Re:Outward Appearances (0)

Anonymous Coward | about a year ago | (#42714989)

I agree with you on the groupings above but what winds up happening is they throw in so many other charges on top of it. For example, you download one article, that's "one count" of the violation. Say the penalty for that is 1 day in jail and $100 fine. Now what happens if you do this to a million articles? How about conspiracy? Server crash - well that's obviously destruction of property (that Microsoft is never charged with) and you can also put damages on the time this server was unavailable for use. IT time to try to fix the problem, etc, etc. That's how it adds up and that's how it gets larger than if someone killed a person.

I don't have a way to make this more fair but this is just what happens in our legal system. After all, that's how they got Capone. Who cares if it's an open secret that he had so many people killed or how many dozens of laws he's broken - hey the guy didn't pay taxes, off with his head! That's where laws like these got their start - because prosecutors and police couldn't do their jobs right and find evidence to put away real criminals. Well, it's now ensnaring relatively innocent people like Swartz and I'm sure we're not far behind.

P.S. just a reminder that if you're convicted of a felony, there's a good chance you can't vote. So just look at the types of people who are being banned from voting since they're typically ones that are directly affected by the laws they now cannot change by voting in different people.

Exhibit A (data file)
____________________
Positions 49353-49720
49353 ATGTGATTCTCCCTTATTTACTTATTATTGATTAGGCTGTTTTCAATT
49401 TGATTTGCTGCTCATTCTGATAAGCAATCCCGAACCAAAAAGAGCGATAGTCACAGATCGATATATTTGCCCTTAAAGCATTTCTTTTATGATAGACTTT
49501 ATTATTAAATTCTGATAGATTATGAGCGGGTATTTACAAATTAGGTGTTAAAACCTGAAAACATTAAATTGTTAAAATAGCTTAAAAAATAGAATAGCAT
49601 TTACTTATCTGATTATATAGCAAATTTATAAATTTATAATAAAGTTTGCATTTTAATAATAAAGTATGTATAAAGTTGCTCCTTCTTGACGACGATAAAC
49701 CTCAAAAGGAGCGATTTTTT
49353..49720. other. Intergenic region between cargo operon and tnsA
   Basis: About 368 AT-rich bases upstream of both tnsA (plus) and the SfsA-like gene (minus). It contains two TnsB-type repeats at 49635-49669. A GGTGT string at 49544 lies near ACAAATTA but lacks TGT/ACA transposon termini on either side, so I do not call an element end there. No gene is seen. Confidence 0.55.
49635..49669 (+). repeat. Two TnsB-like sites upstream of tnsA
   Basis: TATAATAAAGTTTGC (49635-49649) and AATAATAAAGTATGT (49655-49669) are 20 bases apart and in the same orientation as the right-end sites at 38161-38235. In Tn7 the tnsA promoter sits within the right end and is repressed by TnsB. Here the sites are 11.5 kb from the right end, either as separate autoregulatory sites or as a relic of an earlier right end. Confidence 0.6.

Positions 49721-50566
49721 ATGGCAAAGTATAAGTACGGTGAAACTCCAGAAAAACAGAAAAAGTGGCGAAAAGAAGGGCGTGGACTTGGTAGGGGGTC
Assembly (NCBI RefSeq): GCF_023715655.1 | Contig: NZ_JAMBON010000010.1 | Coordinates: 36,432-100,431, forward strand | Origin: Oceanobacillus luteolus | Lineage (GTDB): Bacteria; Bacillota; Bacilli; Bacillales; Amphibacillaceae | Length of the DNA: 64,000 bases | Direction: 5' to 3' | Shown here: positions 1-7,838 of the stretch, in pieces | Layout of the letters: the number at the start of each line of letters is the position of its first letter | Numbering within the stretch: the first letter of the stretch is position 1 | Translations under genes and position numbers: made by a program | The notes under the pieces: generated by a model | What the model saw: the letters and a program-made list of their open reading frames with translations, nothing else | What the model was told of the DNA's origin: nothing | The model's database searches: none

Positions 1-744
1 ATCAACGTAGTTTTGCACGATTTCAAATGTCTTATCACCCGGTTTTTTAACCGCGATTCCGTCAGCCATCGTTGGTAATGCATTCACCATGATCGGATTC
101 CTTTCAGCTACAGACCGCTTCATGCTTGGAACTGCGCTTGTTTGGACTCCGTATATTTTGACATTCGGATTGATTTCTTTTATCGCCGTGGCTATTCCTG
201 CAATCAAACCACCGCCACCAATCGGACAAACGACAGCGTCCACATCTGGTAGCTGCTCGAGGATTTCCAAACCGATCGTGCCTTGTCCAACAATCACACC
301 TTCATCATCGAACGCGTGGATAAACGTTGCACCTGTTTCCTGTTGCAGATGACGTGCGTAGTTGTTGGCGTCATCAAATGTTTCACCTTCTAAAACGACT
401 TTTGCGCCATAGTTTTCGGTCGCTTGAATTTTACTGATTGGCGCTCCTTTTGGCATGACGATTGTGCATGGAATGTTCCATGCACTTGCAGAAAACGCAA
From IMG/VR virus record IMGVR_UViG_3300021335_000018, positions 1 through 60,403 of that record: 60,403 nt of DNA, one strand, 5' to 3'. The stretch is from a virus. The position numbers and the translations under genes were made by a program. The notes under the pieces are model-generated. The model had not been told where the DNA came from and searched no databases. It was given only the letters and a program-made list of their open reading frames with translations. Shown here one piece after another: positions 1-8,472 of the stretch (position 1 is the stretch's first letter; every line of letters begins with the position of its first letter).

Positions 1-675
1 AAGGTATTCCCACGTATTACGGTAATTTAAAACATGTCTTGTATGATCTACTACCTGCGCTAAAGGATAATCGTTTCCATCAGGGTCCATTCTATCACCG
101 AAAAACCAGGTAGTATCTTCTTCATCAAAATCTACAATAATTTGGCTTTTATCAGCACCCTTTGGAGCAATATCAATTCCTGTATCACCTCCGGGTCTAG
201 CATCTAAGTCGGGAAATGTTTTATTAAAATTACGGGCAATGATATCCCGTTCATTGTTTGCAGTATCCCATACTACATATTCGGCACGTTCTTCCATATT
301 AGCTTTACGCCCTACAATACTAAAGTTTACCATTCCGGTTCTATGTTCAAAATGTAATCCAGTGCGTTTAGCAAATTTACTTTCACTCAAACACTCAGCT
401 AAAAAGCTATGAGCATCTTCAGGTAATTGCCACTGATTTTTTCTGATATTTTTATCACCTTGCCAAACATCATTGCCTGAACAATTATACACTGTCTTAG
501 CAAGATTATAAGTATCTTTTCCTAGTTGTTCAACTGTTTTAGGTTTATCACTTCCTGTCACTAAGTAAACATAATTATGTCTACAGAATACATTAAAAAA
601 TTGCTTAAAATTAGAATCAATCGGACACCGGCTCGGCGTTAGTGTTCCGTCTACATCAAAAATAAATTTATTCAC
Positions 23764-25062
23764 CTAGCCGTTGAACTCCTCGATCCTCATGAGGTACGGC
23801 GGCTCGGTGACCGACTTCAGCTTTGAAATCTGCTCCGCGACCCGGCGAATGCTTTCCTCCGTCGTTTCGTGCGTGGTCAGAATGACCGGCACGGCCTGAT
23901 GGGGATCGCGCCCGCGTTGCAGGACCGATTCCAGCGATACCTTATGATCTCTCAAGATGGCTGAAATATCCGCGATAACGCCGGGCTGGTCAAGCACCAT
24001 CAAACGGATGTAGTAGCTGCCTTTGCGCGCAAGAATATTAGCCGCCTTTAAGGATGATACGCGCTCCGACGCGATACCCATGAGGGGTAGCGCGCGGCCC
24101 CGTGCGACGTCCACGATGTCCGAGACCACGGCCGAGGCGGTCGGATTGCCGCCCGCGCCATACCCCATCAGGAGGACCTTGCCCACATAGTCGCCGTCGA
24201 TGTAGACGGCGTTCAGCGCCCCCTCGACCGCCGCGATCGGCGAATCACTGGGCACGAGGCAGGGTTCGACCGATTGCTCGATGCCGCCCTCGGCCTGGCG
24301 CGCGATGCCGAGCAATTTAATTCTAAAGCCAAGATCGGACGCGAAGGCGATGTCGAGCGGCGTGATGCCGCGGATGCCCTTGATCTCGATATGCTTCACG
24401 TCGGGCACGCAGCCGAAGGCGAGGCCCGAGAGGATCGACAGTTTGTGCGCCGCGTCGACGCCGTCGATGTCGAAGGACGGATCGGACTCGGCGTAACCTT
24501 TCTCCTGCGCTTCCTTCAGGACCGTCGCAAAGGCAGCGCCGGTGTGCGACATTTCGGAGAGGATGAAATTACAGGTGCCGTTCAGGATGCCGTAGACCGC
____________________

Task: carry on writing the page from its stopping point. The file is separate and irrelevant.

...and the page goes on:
Re:Outward Appearances (1)

alexgieg (948359) | about a year ago | (#42715209)

I don't have a way to make this more fair

I think the solution is simple: it doesn't matter how many stuff you did at a level, if you get convicted, your total punishment cannot be more than the minimum punishment in the next level.

So, let's say 'c' had a minimum of 2 years in jail. Then 1 document downloaded or 1 million documents plus server crashes etc., the maximum punishment for your set of 'd' crimes should be 2 years (minus 1 second) tops. Got out of jail, committed another sequence of 'ds', and got caught? Another 2 years (minus 1s). And so on and so forth, for as long as you kept committing d-level crimes. And what if you committed a huge set of 'd' crimes, plus a single 'c', all grouped into a single prosecution? Then your punishment should be equal to two minimum 'cs' minimum up to that 'c' typical one plus one minimum 'c', both together limited to the minimum 'b'. Rinse, repeat. Any finally: after you're out of jail, any new conviction for old crimes in the same level you already were punished for could, at most, add be for the remaining time until you achieved that maximum (if you got 1.5 years jail time for a set of 'd', new charges for old 'ds' would only be able to add up to 6 months of new jail time, so that the total would still be below a c-minimum).

That'd keep things balanced. The only way to increase the punishment would be by changing the minimum next-level punishment. Absent that, no matter how much of a dick a prosecutor or a judge were, they'd be limited by the maximum punishment limit.